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Monday, December 31, 2018

M³ Exceptional Zeus

            Having gone through many of the other Greek gods, we’ve come around to the idea that they’re pretty childish and static. They have petty squabbles and their punishments are often blown way out of proportion. So now we have to apply the same evaluation to Zeus. Is he childish and static?
            It would be easy to say that because he raped his mother and sister and that he’s such a hornball and pretty much raped everyone he ever slept with, yes, he’s childish. He’s got daddy issues and never learned how to have a proper relationship.
            (Yeah, you just knew there would be an exception.)
            Except for forging alliances with the Cyclopes and Hundred Handed ones. Except for forgiving the gods after their attempted coup. Except for the order he brought to the word by siring so many of the other gods and spirits. Except for putting hope in the jar. Except for giving humanity the perfect woman. Except for siring so many of the Greek heroes. Except for quitting his adulterous affairs cold turkey after the birth of Hercules.
            That’s a lot of exceptions.
            When we put them all together, we come up with a bigger pattern to Zeus. Did he have sex and rape lots of women? Yes. Are we okay with that? As a modern culture, definitely not. The Ancient Greeks, though, were simply looking to explain the world around them, which was a harsh world full of, well, rape and sex.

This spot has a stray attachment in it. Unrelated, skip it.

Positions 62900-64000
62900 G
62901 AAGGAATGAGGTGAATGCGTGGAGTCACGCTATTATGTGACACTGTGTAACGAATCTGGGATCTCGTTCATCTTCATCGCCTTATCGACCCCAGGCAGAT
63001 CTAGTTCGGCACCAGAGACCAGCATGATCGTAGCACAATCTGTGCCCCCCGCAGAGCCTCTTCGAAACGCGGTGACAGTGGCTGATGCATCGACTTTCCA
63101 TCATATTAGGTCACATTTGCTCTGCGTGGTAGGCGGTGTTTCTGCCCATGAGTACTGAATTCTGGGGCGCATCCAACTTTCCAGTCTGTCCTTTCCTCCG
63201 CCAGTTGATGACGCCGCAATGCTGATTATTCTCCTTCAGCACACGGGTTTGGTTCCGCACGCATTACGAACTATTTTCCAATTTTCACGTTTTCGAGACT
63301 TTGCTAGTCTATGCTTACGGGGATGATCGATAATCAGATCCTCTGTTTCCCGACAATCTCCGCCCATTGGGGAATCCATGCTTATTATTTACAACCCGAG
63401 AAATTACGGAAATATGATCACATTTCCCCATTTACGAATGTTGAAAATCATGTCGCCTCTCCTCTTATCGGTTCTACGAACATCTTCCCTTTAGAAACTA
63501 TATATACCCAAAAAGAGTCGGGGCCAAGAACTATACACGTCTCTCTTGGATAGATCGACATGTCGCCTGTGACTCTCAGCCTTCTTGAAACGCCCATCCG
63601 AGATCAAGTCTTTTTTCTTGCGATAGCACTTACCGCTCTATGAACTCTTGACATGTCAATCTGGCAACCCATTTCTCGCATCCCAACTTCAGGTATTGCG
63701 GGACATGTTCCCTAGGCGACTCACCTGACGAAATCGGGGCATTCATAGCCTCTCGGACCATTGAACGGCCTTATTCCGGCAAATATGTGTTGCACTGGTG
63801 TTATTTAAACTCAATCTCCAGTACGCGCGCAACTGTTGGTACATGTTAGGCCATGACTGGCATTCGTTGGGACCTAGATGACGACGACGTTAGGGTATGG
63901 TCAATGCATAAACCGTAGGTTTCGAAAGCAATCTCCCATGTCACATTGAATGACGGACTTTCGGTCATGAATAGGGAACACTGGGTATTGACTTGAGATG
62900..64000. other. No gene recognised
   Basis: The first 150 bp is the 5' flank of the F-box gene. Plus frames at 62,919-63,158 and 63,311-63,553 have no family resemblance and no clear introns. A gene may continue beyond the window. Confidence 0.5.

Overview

In the process of all of this rape and sex, though, Zeus brought law even to the gods, fostered order through the universe, allowed experience and wisdom to temper the fire of knowledge, and gave humanity heroes to aspire to be. Zeus has had a plan this entire time, subtly moving pieces on the board to complete his strategy. This goes beyond cunning. He changes, freely.
He didn’t know beforehand that the gods would attempt a coup. He didn’t know Prometheus would steal fire. He didn’t know which woman he needed to sleep with to bring about Hercules. But he was able to adjust and respond to the situations as they presented themselves. He tempered his anger—which was legendary—with mercy, something the other gods and goddesses never did.